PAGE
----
RAISE YOUR FIST AND YELL
Released on September 28, 1987 (MCA Records)
One of the most underrated albums for me has to be Alice Cooper‘s Raise Your Fist And Yell album released exactly 30 years ago yesterday. It’s easily in my top three Alice albums with Love It To Death and School’s Out. I readily concede that Raise Your Fist And Yell has a lot of sentimental value for me. Although I may have discovered Alice Cooper with his comeback album Constrictor and the single “He’s Back (The Man Behind The Mask)”, it wasn’t until Raise Your Fist And Yell that I became a full fledged Alice fan going back deep into his discography. Well, not that deep as I have never been able to embrace Pretties For You (1969) or Easy Action (1970). It was also the first time that I went to see Alice Cooper live (with the mighty and loud Mötorhead opening) and I believe only my fifth concert after Judas Priest (with Bon Jovi opening), Mötley Crüe (with Whitesnake opening), Shock (I know — you’re probably thinking who the heck is that band?) and Lee Aaron.
Why do I think Raise Your Fist And Yell is underrated you may ask? It has to do with the man himself pretty much snubbing that album after touring behind it. According to Wikipedia, after playing a healthy sampling live from Raise Your Fist And Yell to the tune of five songs (“Freedom,” “Prince Of Darkness,” “Chop, Chop, Chop,” “Gail” and “Roses On White Lace”) during the Live In The Flesh tour in support of the album, none of the songs from Raise Your Fist And Yell were ever played live again. If you ask me, that’s a real shame. The opening track “Freedom” should have been a concert staple for the shock rocker for the rest of his music career. It has everything you would want in an anthem including engaging verses, a strong and easy main chorus portion (“Freedom!”) and some cool guitar licks from behemoth Kane Roberts. That song alone should have keep Raise Your Fist And Yell on Alice Cooper‘s radar for many many years after the record’s release.
But the great songs don’t stop there. “Lock Me Up” will have you singing along in a heartbeat. “Give The Radio Back” is a cool almost pop like anthem. “Step On You” took some time to get used to but I now I thoroughly enjoy the song every time that I hear it. One of the hidden gems on Raise Your Fist And Yell is the track “Time To Kill” which regrettably was never released as a single but is powerful yet easy to sing along to. “Not That Kind Of Love” is another easy to sing along tune while “Prince Of Darkness” is a deeper cut with a little more substance than what is found on Raise Your Fist And Yell. The album finishes with a classic Alice Cooper trio of the cheesy (but it works) “Chop, Chop, Chop,” the “ballad” “Gail” (the “Steven” equivalent on the album) and the hard hitting “Roses On White Lace.”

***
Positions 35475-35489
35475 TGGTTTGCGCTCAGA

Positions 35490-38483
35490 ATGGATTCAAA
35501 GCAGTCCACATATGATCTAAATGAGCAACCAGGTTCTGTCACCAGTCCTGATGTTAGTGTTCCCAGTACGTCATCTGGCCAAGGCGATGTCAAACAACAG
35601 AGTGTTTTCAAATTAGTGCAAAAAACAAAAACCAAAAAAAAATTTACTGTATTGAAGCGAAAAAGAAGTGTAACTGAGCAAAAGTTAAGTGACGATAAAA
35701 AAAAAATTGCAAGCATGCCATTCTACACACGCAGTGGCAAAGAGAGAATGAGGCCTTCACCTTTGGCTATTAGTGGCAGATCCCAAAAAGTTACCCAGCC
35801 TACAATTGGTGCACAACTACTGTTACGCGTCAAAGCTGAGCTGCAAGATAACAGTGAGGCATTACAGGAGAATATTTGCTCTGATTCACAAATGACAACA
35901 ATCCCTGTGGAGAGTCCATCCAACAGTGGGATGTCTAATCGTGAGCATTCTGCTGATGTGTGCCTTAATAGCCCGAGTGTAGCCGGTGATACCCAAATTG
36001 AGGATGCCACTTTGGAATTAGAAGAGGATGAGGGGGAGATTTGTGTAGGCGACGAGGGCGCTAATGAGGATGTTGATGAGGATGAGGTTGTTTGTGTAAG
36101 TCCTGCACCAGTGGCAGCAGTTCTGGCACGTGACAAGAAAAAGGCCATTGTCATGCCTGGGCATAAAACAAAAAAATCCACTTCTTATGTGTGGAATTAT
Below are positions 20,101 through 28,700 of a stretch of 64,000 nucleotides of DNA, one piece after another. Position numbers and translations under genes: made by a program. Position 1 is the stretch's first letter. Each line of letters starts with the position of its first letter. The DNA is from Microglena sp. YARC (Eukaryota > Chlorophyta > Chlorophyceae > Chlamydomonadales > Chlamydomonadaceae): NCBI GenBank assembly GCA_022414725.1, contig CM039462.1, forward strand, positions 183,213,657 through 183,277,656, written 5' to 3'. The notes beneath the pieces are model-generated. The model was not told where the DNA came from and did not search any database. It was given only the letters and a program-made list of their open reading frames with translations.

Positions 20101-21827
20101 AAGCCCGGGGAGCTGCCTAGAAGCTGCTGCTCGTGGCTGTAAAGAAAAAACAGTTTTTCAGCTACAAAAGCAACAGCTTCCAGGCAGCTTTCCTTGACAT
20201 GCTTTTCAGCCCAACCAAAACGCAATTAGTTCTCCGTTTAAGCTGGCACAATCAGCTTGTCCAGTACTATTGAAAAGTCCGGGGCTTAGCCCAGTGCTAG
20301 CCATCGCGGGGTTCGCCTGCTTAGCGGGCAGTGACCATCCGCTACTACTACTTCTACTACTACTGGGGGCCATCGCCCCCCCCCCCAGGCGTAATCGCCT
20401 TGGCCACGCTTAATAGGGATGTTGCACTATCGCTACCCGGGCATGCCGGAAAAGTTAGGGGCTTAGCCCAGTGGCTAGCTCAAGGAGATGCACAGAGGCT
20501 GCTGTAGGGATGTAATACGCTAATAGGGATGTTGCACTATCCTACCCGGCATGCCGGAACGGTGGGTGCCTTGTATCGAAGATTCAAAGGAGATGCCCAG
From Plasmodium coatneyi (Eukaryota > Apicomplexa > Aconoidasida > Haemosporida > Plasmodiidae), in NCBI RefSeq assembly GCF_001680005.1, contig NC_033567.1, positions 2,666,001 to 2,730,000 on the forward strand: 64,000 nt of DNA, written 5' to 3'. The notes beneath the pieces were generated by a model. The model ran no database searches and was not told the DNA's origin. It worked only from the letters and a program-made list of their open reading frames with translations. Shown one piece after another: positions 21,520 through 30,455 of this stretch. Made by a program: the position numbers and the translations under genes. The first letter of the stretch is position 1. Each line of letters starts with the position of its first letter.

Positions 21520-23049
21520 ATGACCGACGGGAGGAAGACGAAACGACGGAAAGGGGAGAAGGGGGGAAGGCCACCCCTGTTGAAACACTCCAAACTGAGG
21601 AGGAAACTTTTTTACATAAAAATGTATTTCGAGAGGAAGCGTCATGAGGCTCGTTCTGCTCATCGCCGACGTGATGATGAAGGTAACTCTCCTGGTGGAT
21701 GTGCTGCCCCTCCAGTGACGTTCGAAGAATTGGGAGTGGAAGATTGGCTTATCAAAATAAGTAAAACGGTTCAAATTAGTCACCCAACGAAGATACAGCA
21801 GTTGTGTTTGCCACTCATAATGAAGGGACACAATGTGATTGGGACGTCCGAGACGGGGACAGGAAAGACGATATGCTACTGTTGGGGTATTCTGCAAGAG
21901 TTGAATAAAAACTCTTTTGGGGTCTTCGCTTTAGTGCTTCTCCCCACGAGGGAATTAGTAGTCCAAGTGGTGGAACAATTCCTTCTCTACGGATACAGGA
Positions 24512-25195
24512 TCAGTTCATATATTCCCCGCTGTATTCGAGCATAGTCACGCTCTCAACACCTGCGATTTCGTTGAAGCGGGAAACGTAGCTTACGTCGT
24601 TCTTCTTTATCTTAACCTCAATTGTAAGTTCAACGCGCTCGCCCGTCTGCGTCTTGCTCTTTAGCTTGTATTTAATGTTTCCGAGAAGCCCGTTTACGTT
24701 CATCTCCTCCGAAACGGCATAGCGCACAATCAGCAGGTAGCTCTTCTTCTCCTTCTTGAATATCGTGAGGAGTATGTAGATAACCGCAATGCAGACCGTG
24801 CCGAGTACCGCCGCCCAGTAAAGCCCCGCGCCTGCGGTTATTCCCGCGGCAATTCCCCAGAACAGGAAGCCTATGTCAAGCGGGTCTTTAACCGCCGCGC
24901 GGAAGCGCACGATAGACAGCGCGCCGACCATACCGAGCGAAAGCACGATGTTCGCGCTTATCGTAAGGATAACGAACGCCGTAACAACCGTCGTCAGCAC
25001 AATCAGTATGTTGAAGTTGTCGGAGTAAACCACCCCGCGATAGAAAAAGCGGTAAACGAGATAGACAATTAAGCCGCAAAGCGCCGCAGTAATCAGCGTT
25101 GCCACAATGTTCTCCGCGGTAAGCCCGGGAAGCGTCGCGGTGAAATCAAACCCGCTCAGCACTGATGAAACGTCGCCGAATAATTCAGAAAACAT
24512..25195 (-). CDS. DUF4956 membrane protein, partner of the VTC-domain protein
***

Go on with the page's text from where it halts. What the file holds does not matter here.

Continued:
Sadly, Raise Your Fist And Yell would be the last album featuring the partnership of Cooper and guitarist Kane Roberts who helped write most of the songs on the record. While Trash was a very good album, I find that Alice Cooper never reached the heights that he attained on Raise Your Fist And Yell with the possible exceptions of The Eyes Of Alice Cooper (2003) and Dirty Diamonds (2005). It would have been interesting to see what Cooper and Roberts could have come up with had they stayed together a little longer. The all star cast did not stop with Roberts though as bassist Kip Winger went on to have a very successful career in the band bearing his last name.
Raise Your Fist And Yell will always be to me one of the most underrated Alice Cooper albums ever made. Sure, it doesn’t have that much musical ‘sophistication’ compared to some of the Coop‘s other albums but nevertheless it’s a very strong album overall.
02. Lock Me Up
03. Give The Radio Back
04. Step On You
05. Not That Kind Of Love
06. Prince Of Darkness
07. Time To Kill
08. Chop, Chop, Chop
10. Roses On White Lace
Alice Cooper – vocals
Arti Funaro (Devlin 7) – guitar
Kane Roberts – guitar
Kip Winger – bass
Paul Horowitz (Paul Taylor) – keyboards
Ken K. Mary – drums
Produced by Michael Wagener
Reviewed by Olivier for Sleaze Roxx, September 2017
Alice Cooper‘s “Freedom” video:
Music video by Alice Cooper performing Freedom. (C) 1987 Geffen Records